About the VHIR
Here at the Vall d'Hebron Research Institute (VHIR) we promote biomedical research, innovation and teaching. Over 1,800 people are seeking to understand diseases today so the treatment can be improved tomorrow.
We are working to understand diseases, to find out how they operate and to create better treatments for patients. Get to know about our groups and their lines of research.
People are the centre of the Vall d'Hebron Research Institute (VHIR). This is why we are bound by the principles of freedom of research, gender equality and professional attitudes that HRS4R promotes.
Our work is not just basic or translational; we are leaders in clinical research. Enter and find about the clinical trials we are conducting and why we are a world reference in this field.
Our aim is to make the research carried out at the Vall d’Hebron Research Institute (VHIR) a driving force for transformation. How? By identifying new channels and solutions for the promotion of people's health and well-being.
We offer specialist support for researchers, internal and external alike, ranging from specific services to preparing complete projects. All this, from a perspective of quality and speed of response.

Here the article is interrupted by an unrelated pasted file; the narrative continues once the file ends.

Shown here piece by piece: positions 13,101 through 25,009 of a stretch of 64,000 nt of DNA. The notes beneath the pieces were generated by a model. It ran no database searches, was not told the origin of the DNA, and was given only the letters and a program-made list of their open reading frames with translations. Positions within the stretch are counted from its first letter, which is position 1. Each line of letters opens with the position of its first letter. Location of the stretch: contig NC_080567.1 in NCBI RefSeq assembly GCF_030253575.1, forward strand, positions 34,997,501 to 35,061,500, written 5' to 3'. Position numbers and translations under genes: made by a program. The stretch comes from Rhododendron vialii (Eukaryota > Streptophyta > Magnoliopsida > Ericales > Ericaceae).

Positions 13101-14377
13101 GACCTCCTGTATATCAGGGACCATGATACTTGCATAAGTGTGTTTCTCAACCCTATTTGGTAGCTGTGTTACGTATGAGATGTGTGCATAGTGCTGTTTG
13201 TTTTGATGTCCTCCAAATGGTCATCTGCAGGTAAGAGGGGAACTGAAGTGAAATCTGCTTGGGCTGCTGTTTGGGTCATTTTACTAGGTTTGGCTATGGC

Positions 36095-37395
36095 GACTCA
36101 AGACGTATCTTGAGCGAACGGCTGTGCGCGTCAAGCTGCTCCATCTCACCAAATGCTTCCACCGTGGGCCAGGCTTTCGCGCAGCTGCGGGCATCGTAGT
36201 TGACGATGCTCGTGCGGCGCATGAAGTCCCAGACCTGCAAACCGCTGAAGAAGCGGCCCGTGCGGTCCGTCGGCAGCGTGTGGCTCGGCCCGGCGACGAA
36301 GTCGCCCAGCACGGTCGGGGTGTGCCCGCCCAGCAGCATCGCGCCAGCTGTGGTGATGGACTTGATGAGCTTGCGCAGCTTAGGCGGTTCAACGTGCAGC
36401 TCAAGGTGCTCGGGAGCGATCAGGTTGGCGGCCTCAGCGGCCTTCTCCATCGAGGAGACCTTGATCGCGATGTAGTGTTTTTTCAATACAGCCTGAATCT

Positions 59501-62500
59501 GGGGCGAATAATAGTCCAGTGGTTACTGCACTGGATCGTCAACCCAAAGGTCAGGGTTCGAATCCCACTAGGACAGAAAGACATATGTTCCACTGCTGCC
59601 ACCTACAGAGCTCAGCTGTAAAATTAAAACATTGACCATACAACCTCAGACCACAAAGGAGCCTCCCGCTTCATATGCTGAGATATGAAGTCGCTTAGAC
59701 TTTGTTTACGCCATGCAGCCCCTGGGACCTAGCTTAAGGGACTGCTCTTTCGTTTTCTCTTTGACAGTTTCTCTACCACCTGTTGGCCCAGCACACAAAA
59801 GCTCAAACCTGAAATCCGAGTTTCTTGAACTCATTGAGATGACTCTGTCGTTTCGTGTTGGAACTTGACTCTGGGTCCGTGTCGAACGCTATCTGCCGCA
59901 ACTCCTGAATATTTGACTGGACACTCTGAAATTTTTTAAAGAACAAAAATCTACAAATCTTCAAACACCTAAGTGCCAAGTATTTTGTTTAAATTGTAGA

We offer you a gateway for staying up to date on everything going on at the Vall d’Hebron Research Institute (VHIR), from the latest news to future solidarity activities and initiatives that we are organising.
Speaker: Dr. María Soler Artigas, is a main researcher Psychiatry, Mental Health and Addictions in Vall d'Hebron Research Institute (VHIR)
Abstract: Attention Deficit/Hyperactivity Disorder (ADHD) is a highly prevalent neurodevelopmental disorder characterized by a persistent pattern of inattentive, hyperactive, and impulsive behaviors, which increases the risk of health problems, psychiatric co-morbidities, social disability, academic and occupational failure, and risk behaviours throughout the individual’s life. ADHD is highly heritable, although a large proportion of its heritability still needs to be explained. Gene expression, which results from the interplay between genetic and environmental factors, may help to elucidate additional phenotypic variance. In addition, most of its comorbidities are also highly heritable, with genetic risk factors being involved not only in their individual etiology but also in their co-occurrence.
This presentation will focus on a genetic approach to elucidate causal relationships between two traits, Mendelian randomization, and its application to ADHD and co-occurring traits and will also show the results of a study which integrates genetic and gene expression data to improve prediction of ADHD.
Host: Dr. Marta Ribasés Haro, Main researcher Psychiatry, Mental Health and Addictions in Vall d'Hebron Research Institute (VHIR)
Registre Online: https://gencat.zoom.us/j/94627693882